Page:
We first covered the squat which has been a weak lift for me compared to how big my deadlift is so I was all ears. After watching our technique and working up to a heavy set they had noticed my upper back wasn’t as tight as it could be. As most of you know the limiting factor in a squat is generally not your legs giving out but your low back causing you to lean forward and either goodmorning the weight up or fail coming out of the hole. I have always been good about driving my elbows under the bar to keep my chest up but then Chad instructed us to try and touch our elbows together. Of course you can’t do this but the squeezing of my elbows together increased the tightness in my lats greatly. The difference coming out of the hole was huge and has allowed me to hit a few good rep prs on my squat in the next few weeks.
Another common mistake I make is descending too slowly in the squat once the weight gets heavy. They pointed out to us that all this will do is waste energy and slow you down out of the hole. “Lift 135 like it’s your max and lift your max like its 135.” This was a big light bulb moment for a lot of us and increased my speed out of the bottom dramatically.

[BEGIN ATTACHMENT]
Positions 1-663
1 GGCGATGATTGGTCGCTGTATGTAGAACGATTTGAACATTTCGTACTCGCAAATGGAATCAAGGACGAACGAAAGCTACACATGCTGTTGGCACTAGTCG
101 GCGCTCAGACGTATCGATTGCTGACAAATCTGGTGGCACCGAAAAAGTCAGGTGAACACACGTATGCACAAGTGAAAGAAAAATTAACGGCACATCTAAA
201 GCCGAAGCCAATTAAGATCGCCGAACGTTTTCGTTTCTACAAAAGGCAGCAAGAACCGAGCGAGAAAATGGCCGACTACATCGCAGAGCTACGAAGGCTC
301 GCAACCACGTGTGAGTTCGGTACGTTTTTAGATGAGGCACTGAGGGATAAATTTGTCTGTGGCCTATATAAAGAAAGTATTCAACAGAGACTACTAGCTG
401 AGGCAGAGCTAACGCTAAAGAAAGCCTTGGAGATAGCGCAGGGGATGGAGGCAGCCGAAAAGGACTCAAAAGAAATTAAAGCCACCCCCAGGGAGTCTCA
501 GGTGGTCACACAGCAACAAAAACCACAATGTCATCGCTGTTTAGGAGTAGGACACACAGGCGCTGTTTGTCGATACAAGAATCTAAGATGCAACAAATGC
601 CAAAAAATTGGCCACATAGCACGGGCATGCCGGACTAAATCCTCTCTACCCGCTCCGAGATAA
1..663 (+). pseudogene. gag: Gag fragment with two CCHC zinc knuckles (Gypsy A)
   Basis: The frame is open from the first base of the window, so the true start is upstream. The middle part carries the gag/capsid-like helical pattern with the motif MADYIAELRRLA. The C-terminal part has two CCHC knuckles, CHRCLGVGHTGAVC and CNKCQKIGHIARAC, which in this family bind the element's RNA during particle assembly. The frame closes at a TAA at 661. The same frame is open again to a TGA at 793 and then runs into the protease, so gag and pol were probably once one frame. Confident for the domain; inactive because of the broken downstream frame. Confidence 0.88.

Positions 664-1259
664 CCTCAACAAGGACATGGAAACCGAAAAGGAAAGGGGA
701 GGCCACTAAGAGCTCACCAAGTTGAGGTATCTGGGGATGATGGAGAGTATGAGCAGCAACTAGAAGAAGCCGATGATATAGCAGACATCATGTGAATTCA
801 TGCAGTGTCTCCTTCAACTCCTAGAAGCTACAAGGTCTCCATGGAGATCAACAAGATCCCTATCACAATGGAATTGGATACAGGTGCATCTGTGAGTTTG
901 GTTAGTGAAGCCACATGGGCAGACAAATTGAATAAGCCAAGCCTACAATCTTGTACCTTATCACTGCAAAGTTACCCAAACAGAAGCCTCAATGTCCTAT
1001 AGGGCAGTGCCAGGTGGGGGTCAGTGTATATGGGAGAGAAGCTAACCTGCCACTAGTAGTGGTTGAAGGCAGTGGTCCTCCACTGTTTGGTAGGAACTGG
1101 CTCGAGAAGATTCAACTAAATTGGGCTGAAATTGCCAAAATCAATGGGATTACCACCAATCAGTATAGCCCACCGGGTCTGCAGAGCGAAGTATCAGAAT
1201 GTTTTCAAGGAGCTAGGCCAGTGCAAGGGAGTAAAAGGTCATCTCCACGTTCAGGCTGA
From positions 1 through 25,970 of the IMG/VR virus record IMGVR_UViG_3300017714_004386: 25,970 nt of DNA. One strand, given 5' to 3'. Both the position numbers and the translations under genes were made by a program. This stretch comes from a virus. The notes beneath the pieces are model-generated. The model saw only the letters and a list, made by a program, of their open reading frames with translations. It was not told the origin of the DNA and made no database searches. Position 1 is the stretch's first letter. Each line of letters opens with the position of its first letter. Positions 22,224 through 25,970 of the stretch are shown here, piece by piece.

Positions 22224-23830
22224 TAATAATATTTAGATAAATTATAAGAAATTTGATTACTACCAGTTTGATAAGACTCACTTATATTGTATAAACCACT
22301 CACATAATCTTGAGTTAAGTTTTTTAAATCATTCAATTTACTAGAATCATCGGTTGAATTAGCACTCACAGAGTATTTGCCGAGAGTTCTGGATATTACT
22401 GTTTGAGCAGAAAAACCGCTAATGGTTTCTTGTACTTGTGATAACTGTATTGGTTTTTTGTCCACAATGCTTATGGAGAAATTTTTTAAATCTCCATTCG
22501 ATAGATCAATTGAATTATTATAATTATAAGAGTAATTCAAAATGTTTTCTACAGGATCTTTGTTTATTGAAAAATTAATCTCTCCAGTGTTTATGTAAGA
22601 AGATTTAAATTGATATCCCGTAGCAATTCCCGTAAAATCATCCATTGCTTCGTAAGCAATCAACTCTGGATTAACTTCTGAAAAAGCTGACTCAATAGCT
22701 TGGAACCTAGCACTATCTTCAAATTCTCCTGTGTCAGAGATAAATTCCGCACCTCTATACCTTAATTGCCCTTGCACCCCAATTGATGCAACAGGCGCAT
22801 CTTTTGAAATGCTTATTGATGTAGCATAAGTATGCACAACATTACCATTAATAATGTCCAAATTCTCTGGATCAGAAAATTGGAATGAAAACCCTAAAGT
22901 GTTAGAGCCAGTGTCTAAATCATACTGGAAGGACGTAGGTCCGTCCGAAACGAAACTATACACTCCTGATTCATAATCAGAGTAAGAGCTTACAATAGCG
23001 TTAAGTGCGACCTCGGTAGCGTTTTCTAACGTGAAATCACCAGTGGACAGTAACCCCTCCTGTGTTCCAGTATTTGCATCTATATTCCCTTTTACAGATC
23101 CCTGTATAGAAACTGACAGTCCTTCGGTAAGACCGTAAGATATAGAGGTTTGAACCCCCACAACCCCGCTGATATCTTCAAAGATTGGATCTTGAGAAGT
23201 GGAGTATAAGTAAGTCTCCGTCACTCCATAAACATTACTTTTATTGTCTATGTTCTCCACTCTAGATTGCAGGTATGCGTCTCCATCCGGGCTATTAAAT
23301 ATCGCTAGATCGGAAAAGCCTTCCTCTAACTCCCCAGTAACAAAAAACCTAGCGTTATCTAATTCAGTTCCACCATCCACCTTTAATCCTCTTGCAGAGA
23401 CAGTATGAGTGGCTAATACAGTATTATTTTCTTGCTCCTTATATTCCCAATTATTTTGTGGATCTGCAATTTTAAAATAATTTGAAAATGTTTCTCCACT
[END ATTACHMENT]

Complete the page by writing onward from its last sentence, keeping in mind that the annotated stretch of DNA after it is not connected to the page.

Next up was the bench press which is a lift I used to love when I competed in Powerlifting. I say used to because over the last two years I have torn my pecs 3 times with one resulting in surgery. Since my last tear I haven’t competed in powerlifting but have always had the itch to go back. After listening to Brandon I realized I was making quite a few mistakes that would have caused this. I have always been good about getting a big arch and plenty of leg drive but I was never able to “rip the bar apart” once the weight got heavy. What would happen in my case is I would squeeze the bar in off the chest which caused me to tear the muscle belly of my pec. Brandon said not to rip the bar apart but rather bend it in half by externally rotating your hands. Once I applied this I immediately felt my triceps working and much less of my pecs. With my next powerlifting meet coming at the end of March using this technique I am much more confident benching then I was coming off my previous injuries. Another great tip was getting the lats tight giving you an “internal bench shirt” as Brandon called it. Coming from strongman I’m very good at getting my lats tight to the point where I can barely touch the bar to the top of my chest when overhead pressing but when it came to benching I was not doing the same. I have recently put benching back into my program and those cues have made a world of difference.